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Let’s not get hung up on the ‘f’ word

Source: Public Sector Executive Feb/Mar 2015

A major new piece of research by APM looks at the reasons for project success. APM’s James Simons explains.

Project failure has been widely reported, researched and speculated over, with commentators the world over looking to provide a single definitive answer to an age-old problem: why do projects fail? But what if we took the question and flipped it, so instead of asking why projects fail, we focused instead on why projects succeed?

As part of its profile-raising activities, the Association for Project Management (APM) has commissioned a piece of independent research entitled ‘The Conditions for Project Success’. The research aims to identify the optimal environment in which projects can succeed and then measure the degree to which those components within the framework exist in actual projects.

The research of more than 800 pan-sector project professionals revealed the following: it endorsed and enhanced a framework of success factors produced by APM; it prioritised how important those components are; it also highlighted that frequently those components aren’t evident within projects and programmes.

With regards to points one and two, the research identified a five-step formula to take to senior decision makers – the intended audience for the research (those that APM wishes to influence and engage with). The five factors considered most important were:

  1. Planning and review
  2. Governance
  3. Clear goals and objectives
  4. Competent teams
  5. A commitment to project success

Each was rated highly by respondents as either ‘critical’ or ‘very important’ to project success. Project planning and review scored 86%; governance 88%; clear goals and objectives 89%; competent project teams 87%; and a commitment to project success 87%. However, problems occur when theory turns to practice, which brings us neatly onto the ‘missing’ components.

Out there in the real world, a gap begins to emerge. While most of those surveyed acknowledge that they know what makes a project successful, the ‘how’ – or how to apply the knowledge in a project scenario – was more problematic. For example, when asked to rate the presence, or otherwise, of one of the five, planning and review, 4% rated it as excellent; 14% said it was absent or poor.

In fact, of the five factors considered most critical, only effective governance performed consistently well, scoring an average of 7.3 out of 10. The others, including having a clear set of goals and objectives, were often found to be in conflict – or worse still, absent altogether.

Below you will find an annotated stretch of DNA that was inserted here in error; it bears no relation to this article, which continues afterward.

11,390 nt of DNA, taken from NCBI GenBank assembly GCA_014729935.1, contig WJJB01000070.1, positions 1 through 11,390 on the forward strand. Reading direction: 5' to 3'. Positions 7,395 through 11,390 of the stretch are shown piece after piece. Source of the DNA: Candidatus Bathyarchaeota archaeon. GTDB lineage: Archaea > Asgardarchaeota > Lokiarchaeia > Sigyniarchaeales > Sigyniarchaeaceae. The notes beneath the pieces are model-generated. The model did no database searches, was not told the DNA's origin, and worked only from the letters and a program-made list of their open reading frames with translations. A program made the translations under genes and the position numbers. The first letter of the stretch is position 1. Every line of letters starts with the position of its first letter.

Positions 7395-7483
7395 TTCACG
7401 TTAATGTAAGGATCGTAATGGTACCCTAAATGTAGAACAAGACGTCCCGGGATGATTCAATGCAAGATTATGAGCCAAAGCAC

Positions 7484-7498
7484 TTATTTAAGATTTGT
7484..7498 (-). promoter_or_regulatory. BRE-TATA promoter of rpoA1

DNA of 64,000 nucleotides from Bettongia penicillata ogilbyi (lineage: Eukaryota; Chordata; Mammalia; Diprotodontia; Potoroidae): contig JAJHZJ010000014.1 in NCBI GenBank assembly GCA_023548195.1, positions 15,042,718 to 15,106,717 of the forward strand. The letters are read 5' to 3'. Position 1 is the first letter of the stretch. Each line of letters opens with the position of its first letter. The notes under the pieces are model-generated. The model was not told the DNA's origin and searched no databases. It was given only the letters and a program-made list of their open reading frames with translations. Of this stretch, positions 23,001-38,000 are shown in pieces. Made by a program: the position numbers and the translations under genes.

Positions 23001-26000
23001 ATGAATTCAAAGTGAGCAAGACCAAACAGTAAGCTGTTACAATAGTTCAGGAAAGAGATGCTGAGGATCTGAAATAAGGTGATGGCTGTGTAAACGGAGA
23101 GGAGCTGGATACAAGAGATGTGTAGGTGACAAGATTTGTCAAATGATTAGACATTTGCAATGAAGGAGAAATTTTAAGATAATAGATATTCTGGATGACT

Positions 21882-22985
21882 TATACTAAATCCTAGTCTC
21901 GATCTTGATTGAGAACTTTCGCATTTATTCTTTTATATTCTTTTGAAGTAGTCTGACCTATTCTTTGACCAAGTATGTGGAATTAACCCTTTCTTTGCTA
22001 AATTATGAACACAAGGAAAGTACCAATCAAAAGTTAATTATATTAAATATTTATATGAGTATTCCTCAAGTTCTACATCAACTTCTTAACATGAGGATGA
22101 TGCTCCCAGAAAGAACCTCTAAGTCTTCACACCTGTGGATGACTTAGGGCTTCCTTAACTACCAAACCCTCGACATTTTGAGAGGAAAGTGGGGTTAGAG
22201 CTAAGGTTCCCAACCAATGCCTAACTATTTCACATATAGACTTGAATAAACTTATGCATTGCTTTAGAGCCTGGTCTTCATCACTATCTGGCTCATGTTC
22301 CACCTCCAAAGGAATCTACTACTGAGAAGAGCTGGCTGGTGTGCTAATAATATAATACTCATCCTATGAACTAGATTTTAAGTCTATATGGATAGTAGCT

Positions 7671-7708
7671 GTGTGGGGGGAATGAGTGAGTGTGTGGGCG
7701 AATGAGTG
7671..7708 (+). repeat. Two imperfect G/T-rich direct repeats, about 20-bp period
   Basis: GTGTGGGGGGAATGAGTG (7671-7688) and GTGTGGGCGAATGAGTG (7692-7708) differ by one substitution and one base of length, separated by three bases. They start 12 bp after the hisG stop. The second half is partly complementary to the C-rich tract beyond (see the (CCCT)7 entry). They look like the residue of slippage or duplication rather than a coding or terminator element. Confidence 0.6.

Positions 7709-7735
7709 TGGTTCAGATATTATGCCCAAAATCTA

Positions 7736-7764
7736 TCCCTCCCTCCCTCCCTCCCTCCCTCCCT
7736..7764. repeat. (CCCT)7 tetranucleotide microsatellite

So, work to be done. But before we get carried away, or too hung up on the ‘f’ word, it is worth noting that, by and large, UK projects are in a healthy place. As touched on earlier, the research reveals a commonality of purpose around managing projects properly. There was no element of surprise or ‘mystery’ in the process steps identified – simply put: get the basics right and the rest will follow.

Recent successful project examples support this. The 2012 London Olympic Games famously made a point of ‘locking down’ goals and objectives to mitigate the risk of external influences and political ‘flip flopping’. Crossrail, too, has reaped the rewards of effective governance, and, as a result, has seen its efforts go largely unreported in the national press (always a sign that a project is on track to deliver!)

Furthermore, if we look at the levels of success reported – ranging from wholly successful to moderately successful (and factor in the modesty from those not used to shouting about success) – it is possible to claim that 93% of projects in the UK are delivered successfully.

Of course, it is possible to take the opposite tack, and highlight that only 22% of projects are considered wholly successful, or 17% are not delivered to time, or 12% are missing quality targets. But for the purposes of this piece, let’s stay with positives and say that, although there is no magic bullet or single success factor, specific blends of the factors identified by APM all feature strongly in recently completed projects and the likelihood is, if these are in place, you create the optimum conditions for project success.

The Conditions for Project Success report will be launched at the APM Conference on 19 March at Kings Place in London.

(Photo: Dragados-Sisk JV / John Zammit) 

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